The Many Causes Of Numbness (And How Chiropractics May Help)

I don’t remember the very first time my foot “fell asleep”, but I do know that I’ve been aware of the feeling of numbness in the limbs for most of my life.

Most people start to experience a mild form of numbness from a very young age, mostly due to sitting or sleeping in awkward positions for a prolonged period of time. When this happens, circulation may be cut off and nerves may be pinched, which is what eventually leads to that very uncomfortable, and sometimes even slightly painful, feeling of numbness and tingling in the limbs.

Fortunately, in these cases, the only treatment that is required is to simply relieve the unnecessary pressure being placed on the given limb, and the feeling will more than likely subside relatively quickly. However, some people end up experiencing the feeling of numbness or pins and needles with seemingly no apparent cause. Why does this happen, and what can be done to prevent and treat it? Thanks to a helpful article by Chiropractic Now that I recently came across, I can offer up some tips and suggestions.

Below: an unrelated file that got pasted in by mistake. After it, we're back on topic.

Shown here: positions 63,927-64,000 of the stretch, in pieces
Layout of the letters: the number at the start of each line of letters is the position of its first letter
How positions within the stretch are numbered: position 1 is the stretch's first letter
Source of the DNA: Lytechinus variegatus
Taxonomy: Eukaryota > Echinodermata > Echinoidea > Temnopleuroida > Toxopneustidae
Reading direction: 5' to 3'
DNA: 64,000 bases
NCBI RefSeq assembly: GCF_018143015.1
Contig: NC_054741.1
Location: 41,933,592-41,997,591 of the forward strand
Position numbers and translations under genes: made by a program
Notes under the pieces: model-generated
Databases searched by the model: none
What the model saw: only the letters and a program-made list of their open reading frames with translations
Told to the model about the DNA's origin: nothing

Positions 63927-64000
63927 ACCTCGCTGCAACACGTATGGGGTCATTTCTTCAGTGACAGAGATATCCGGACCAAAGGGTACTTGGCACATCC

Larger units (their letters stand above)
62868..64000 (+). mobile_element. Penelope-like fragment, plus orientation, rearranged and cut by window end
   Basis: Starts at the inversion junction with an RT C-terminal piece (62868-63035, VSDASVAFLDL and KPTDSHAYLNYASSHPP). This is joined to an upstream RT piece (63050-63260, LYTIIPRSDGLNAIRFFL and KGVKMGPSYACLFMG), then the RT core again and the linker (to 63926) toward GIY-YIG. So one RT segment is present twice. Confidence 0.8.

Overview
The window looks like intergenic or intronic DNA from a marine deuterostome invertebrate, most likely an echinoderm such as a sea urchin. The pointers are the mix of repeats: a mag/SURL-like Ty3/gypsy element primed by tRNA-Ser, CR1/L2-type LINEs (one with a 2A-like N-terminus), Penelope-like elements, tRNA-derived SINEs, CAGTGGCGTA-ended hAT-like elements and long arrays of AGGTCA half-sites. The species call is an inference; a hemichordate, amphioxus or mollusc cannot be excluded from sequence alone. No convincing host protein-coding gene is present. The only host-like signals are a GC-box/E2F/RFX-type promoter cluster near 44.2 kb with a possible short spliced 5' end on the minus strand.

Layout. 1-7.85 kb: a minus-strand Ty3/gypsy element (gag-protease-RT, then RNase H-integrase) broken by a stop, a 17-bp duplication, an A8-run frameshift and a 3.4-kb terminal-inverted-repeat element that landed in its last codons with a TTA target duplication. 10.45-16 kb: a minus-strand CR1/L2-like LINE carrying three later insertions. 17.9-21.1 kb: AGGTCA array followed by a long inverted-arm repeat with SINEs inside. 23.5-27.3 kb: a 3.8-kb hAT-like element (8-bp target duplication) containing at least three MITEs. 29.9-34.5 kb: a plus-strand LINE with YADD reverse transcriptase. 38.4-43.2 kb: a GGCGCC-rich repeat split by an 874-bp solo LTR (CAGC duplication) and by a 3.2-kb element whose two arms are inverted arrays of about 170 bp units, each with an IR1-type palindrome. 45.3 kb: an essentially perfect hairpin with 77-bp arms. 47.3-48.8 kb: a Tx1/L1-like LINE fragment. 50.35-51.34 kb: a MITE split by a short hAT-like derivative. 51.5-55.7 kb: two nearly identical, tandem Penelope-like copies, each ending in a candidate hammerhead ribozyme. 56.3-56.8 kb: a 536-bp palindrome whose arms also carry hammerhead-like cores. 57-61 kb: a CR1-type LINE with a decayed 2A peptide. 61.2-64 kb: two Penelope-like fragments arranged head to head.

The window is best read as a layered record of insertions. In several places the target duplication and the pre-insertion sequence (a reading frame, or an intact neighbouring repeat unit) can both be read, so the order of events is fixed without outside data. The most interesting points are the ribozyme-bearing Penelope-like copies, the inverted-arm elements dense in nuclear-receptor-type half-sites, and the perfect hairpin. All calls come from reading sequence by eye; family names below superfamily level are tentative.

Numbness in the limbs that isn’t caused by simple pressure is often the result of a pinched nerve. Interestingly enough, a nerve that is pinched in one area of the body can actually end up affecting a completely different area of the body. For example, it is often found that patients who have a pinched nerve in the neck tend to notice tingling and numbness in their arms, rather than the neck area. In a similar manner, a pinched nerve in the lower back will often cause numbness in one or both legs.

Sometimes it is not a pinched nerve, but rather mere inflammation of the joints, that is causing a feeling of numbness in a particular area of the body. Inflammation is often the result of such pain related conditions as arthritis, sciatica, and carpal tunnel syndrome. Fortunately, chiropractic can help. Simple chiropractic adjustments to the spinal column that are performed on a regular basis by a licensed doctor of chiropractics can gradually work to reduce inflammation in the body and relieve any unnecessary strain or pressure that may be causing a nerve to be pinched. Other supplementary treatments, such as heat or ice therapy (known as thermal therapy and cryotherapy), may be used in order to provide pain relief and treatment of the symptoms. 

Used under Creative Commons Licensing courtesy of Thomas Fisher Rare Book Library

This article is made available for general, entertainment and educational purposes only. The opinions expressed herein do not necessarily reflect those of The Joint Corp (or its franchisees and affiliates). You should always seek the advice of a licensed healthcare professional.